Most historians believe that the first Africans to arrive in America in 1619 were the indentured servants. The author of Beneficiaries of Catastrophe: The English Colonies in America demonstrates a far different perspective about the first Africans to arrive in America. This author believes that the first Africans to arrive in America were treated despicably and were very beneficial to the colonists in work labor; and through historical data and research historians can see how many Africans were brought to the colonies.
The recent school of thought believes that, "never can the advantages it brought about compensate for the harm it has caused." (P.3) Even though the general theme of historians is that the colonial period was marked by greatness that lead to the formulation of our great institutions of today, some historians feel that the behavior which exhibited towards the first Africans was morally reprehensible. They were taken out of their environment to a new land and introduced to slavery which resulted in an overall destruction of their people as a society.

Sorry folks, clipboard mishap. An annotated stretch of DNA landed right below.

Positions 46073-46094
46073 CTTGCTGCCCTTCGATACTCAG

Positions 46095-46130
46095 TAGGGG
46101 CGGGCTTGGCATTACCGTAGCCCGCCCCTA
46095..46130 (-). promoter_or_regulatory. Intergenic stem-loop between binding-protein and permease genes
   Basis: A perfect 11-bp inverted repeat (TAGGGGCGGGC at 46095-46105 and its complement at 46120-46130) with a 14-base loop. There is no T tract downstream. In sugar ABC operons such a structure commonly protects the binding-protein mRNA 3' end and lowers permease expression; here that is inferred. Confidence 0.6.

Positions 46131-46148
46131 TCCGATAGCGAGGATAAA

Research has determined that the numbers of Africans that came to the Americas through the African slave trade was overwhelming compared to those that survived. The philosophy that "the greatest good for the greatest number," can not overcome the devastation which occurred. Many historians, today, view what transpired in early discovery of America "as a tragedy of such huge proportions that no one's imagination can easily encompass it all." (P. 4) People are now beginning to question whether the end justified the means.
The author of this article believed that the African slave trade was a viable tool in America's "chronicle of progress." (P.13) Due to the availability of land in the colonies, people could obtain economic independence by using their land and knowing what crops to...